CH40,000 Rap For Yet Another Swiss Bank Over “Suspicious” Transfer Of 1MDB Money

Yet another case of ‘banking blindness’ has emerged involving the transfer of 1MDB stolen money with the recently reported enforcement by the Swiss Federal Department of Finance of a CH40,000 (RM213,572) penalty against Pictet & Cie.

The private bank was penalised for deciding against reporting suspicious activity through an account in the name of a wealthy Malaysian, one Renganathan (aka Ravi) Ponniah, which later turned out to have involved money purloined from 1MDB.

Ponniah, who is also registered as a British citizen in filings in the UK’s Companies House, has emerged as a substantial businessman in Malaysia with holdings in resort hotels and businesses in Langkawi.

Promotional material does not hold back on extolling his virtues as a doctor who has branched into tourism through his Naam Group of companies. Malaysian Tatler called him:

“a popular face in the medical fraternity. With a young but successful premiere water sports and leisure company rapidly gaining attention not just in the country but also outside its borders” [Malaysian Tatler Jan 2015].

That 2015 article went on to explain that Ponniah set up the enterprise three years previously; therefore around 2011, the same year a transaction highlighted by the Swiss investigation took place. This was a $2.35 million transfer into Mr Ponniah’s Pictet & Cie account from a mysterious off-shore company that is now familiar to 1MDB watchers, Alsen Chance.

BVI registered Alsen Chance, with a bank account in Singapore, was a company managed by Jho Low’s sidekick Eric Tan which laundered funds plundered from 1MDB. Just last month 1MDB liquidators sought to put the company along with others into receivership to return its assets.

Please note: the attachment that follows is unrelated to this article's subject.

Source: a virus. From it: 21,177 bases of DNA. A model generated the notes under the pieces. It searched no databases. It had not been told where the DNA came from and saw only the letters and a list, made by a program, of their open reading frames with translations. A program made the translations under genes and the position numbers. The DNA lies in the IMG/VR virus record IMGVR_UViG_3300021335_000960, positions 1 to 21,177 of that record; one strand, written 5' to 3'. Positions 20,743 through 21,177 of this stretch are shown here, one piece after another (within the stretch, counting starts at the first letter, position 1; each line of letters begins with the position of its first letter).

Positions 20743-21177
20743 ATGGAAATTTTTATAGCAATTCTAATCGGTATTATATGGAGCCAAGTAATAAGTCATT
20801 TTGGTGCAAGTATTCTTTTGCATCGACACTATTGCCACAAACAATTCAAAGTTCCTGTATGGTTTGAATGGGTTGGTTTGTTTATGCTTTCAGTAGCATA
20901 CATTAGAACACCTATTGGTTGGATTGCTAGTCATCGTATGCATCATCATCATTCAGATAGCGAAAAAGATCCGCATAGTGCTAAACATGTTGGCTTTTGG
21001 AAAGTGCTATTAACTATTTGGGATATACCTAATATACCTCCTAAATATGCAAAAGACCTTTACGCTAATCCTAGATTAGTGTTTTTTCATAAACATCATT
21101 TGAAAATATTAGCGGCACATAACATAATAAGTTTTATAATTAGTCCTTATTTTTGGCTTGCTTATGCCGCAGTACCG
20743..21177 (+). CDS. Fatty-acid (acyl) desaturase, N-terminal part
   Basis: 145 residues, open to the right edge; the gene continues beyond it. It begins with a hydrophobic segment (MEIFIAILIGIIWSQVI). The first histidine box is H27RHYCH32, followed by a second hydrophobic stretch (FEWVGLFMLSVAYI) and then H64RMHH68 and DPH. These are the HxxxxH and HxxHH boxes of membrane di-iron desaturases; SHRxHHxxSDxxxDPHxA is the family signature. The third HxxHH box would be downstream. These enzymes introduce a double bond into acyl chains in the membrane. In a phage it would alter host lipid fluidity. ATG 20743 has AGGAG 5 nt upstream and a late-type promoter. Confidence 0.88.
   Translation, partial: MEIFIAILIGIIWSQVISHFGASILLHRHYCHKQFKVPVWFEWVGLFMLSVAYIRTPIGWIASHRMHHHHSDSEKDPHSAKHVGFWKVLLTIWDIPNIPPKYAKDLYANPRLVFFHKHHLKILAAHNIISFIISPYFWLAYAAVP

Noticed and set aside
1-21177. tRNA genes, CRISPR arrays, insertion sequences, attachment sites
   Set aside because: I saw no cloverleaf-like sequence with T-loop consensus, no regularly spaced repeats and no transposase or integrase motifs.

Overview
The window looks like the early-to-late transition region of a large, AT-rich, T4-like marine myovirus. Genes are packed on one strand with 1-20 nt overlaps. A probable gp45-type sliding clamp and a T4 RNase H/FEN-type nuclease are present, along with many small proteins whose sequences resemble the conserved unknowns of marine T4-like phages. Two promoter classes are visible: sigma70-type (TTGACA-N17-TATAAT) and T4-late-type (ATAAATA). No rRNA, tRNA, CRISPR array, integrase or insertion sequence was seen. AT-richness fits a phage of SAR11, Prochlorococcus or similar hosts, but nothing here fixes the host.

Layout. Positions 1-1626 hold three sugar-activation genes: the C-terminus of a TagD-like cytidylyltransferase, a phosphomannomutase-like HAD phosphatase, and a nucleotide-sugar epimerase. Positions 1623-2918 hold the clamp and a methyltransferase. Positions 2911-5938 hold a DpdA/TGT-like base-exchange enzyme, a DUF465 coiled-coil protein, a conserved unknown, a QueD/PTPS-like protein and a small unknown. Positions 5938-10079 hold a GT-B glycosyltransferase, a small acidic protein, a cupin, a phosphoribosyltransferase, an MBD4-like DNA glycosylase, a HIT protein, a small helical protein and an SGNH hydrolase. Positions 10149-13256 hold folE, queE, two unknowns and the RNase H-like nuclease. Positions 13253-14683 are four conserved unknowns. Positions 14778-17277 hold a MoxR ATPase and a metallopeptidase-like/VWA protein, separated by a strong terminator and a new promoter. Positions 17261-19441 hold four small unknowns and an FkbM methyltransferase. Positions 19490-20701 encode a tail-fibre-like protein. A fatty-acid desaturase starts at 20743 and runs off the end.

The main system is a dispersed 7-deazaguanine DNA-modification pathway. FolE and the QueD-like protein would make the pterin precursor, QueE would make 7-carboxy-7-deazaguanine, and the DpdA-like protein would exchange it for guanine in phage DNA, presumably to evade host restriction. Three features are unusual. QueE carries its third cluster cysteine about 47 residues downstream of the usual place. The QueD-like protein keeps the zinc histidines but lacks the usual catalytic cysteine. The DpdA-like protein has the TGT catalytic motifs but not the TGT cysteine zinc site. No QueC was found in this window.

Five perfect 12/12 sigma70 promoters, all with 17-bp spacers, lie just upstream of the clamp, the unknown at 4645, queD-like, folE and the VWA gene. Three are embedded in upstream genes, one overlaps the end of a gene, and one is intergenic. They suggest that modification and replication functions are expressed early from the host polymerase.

It was the exposure of Alsen Chance in 2015 that led the Swiss authorities to look into this particular payment and to question Pictet & Cie about their client and his account.

However, according to the Swiss investigative website Gotham City, the financial authorities were to discover that the bank had already begun investigations into this particular client thanks to previous revelations by Sarawak Report into the FBC Media scandal, also involving Najib Razak as well as the former Sarawak dictator, Abdul Taib Mahmud.

FBC media was a corrupted western PR company run by an ex-Wall Street Journal writer, the American Alan Freidman based in London.

In 2011 Sarawak Report found itself the target of a USD$5 million contract awarded to FBC Media by Taib Mahmud to discredit the website and its editor, Clare Rewcastle Brown, in order to undermine our revelations about corruption in Sarawak.

Najib Razak had likewise commissioned over RM28 million worth of  PR services from FBC in both 2010 and 2011 in return for services that included promotional TV programmes posing as current affairs on BBC World, CNN and CNBC.  This was a direct violation of broadcasting regulations by FBC’s programme production arm.

The Sarawak Report investigation revealed that the Malaysian prime minister was just one of numerous world leaders with image problems who were paying FBC tens of millions of dollars to perform similar deceptions causing the company to fold as damning reports piled in from media regulators.

Ponniah was a shareholder and director of FBC Media which the Swiss ruling makes clear Pictet & Cie bank was well aware of. as narrated by Gotham City:

“This West Malaysian businessman and British resident – whose full name is Renganathan Ponniah – became a client of the bank in 2006. At the time, his fortune was estimated at around twenty million dollars, of which he wished to deposit five million with the Geneva-based private bank.
To explain the origin of his fortune, Ravi Ponniah claimed to own a prestigious clinic in London specializing in iridology, a pseudo-medicine supposedly capable of detecting illness by observing the iris.